Grace is two-dimensional:
- The vertical significance of grace is from God to us.
- The horizontal significance of grace we give to each other.
The first dimension of grace is what we’ve been considering here. The second is the result of the first. Once fuller understanding comes about God’s grace, we then grow into a better understanding of the grace that we can (and must) give each other.
Romans 5:18-19 gives the equation of God’s act of grace: “Just as Adam’s act of disobedience condemned us all, so Christ’s act of grace redeems us all.”
And yet those who want to try to do it themselves argue that:
- if they try real hard
- if they give up such and such
- if they start doing so and so
- if they can just proved the sincerity of their faith by . . .
- THEN they can be accepted by God.
There’s quite a psychology at work here. Consider what emotional reactions many of us have to “don’t” signs: Don’t touch, wet paint; Don’t walk on grass. Many people touch to see if it really is wet, or cut across the grass because it is quicker. A sign doesn’t have the power to keep us from doing something. Neither does a list of do’s and don’ts have the power to keep us from sinning.
Grace, authentic grace, takes the pressure off the human effort to do it all ourselves. All who come are accepted by God. It’s like Abraham. I believed in God; God justified me.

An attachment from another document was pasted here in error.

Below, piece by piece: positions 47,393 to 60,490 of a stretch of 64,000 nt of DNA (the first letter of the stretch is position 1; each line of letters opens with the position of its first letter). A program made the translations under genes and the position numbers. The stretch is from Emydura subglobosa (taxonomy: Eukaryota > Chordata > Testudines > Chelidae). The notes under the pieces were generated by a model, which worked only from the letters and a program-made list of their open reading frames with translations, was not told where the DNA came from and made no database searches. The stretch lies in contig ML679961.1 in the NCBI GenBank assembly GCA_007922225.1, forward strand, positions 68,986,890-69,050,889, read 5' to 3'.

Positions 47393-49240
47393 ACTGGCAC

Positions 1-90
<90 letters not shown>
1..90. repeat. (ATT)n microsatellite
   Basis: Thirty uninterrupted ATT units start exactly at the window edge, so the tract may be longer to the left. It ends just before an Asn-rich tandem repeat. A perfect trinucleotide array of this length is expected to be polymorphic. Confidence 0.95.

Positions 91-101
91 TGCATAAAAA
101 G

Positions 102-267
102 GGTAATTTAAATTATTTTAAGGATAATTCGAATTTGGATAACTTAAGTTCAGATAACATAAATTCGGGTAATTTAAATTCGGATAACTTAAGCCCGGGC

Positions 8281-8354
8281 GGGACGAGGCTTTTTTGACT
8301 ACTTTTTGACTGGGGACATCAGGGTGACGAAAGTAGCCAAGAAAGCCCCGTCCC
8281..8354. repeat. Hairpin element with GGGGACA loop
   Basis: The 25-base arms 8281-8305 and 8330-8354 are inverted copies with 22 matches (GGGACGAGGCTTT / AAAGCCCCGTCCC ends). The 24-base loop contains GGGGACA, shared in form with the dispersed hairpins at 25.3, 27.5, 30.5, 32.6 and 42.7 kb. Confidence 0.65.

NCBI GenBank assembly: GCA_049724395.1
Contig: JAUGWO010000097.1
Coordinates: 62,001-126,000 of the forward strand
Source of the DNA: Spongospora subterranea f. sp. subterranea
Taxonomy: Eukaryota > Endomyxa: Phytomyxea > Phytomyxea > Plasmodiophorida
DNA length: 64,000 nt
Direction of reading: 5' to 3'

Ephesians 2:8-9 clearly says it for me: “For it is by grace you have been saved though faith — and this not from yourselves, it is the gift of God — not by works, so that no one can boast.”
Grace cuts to the chase, no more “do it yourself.” Grace is the free gift of forgiveness, and then we are given the power to give up, put on, quit, or start doing whatever. But salvation is FREE. Grace frees us to serve. And once this relationship with God is established, then we can see more clearly the value of each of us just as God sees us — as a loved member of the family of God.
The Response of Grace
One of the many things I like about grace is the way it is the great leveler. No one can get big headed about being a Christian because we are all who we are only through grace. Paul says in 1 Corinthians 15:9-11 that he was the least of the apostles, but that (v.10) “But by the grace of God I am what I am.” Paul wasn’t just being Mr. Humble Pie here. He was demonstrating the attitude we all need to have in regard to our service to God.